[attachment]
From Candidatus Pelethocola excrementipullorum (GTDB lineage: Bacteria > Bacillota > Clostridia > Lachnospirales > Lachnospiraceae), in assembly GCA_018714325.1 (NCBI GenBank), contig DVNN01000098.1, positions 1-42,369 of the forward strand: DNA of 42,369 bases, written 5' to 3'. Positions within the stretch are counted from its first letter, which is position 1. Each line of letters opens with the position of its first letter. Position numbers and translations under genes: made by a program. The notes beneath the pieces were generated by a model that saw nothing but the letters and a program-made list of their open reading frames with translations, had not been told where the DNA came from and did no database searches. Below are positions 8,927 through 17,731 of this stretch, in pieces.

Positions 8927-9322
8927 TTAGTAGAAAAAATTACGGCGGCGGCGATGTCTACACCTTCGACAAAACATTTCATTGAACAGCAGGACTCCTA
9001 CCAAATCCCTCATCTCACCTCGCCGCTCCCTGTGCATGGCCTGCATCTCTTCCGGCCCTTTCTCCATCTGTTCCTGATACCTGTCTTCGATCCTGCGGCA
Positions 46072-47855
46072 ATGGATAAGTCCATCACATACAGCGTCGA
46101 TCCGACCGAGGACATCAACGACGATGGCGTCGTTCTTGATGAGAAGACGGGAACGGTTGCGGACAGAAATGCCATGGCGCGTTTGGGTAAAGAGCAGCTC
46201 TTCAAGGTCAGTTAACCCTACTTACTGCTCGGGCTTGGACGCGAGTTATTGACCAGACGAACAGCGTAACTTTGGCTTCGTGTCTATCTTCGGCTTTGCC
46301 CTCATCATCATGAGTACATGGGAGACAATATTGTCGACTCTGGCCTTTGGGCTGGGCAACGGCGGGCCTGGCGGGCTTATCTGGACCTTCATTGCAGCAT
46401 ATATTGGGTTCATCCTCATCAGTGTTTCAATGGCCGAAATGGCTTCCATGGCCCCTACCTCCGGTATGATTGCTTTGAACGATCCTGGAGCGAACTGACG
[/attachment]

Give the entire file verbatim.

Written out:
From Candidatus Pelethocola excrementipullorum (GTDB lineage: Bacteria > Bacillota > Clostridia > Lachnospirales > Lachnospiraceae), in assembly GCA_018714325.1 (NCBI GenBank), contig DVNN01000098.1, positions 1-42,369 of the forward strand: DNA of 42,369 bases, written 5' to 3'. Positions within the stretch are counted from its first letter, which is position 1. Each line of letters opens with the position of its first letter. Position numbers and translations under genes: made by a program. The notes beneath the pieces were generated by a model that saw nothing but the letters and a program-made list of their open reading frames with translations, had not been told where the DNA came from and did no database searches. Below are positions 8,927 through 17,731 of this stretch, in pieces.

Positions 8927-9322
8927 TTAGTAGAAAAAATTACGGCGGCGGCGATGTCTACACCTTCGACAAAACATTTCATTGAACAGCAGGACTCCTA
9001 CCAAATCCCTCATCTCACCTCGCCGCTCCCTGTGCATGGCCTGCATCTCTTCCGGCCCTTTCTCCATCTGTTCCTGATACCTGTCTTCGATCCTGCGGCA
Positions 46072-47855
46072 ATGGATAAGTCCATCACATACAGCGTCGA
46101 TCCGACCGAGGACATCAACGACGATGGCGTCGTTCTTGATGAGAAGACGGGAACGGTTGCGGACAGAAATGCCATGGCGCGTTTGGGTAAAGAGCAGCTC
46201 TTCAAGGTCAGTTAACCCTACTTACTGCTCGGGCTTGGACGCGAGTTATTGACCAGACGAACAGCGTAACTTTGGCTTCGTGTCTATCTTCGGCTTTGCC
46301 CTCATCATCATGAGTACATGGGAGACAATATTGTCGACTCTGGCCTTTGGGCTGGGCAACGGCGGGCCTGGCGGGCTTATCTGGACCTTCATTGCAGCAT
46401 ATATTGGGTTCATCCTCATCAGTGTTTCAATGGCCGAAATGGCTTCCATGGCCCCTACCTCCGGTATGATTGCTTTGAACGATCCTGGAGCGAACTGACG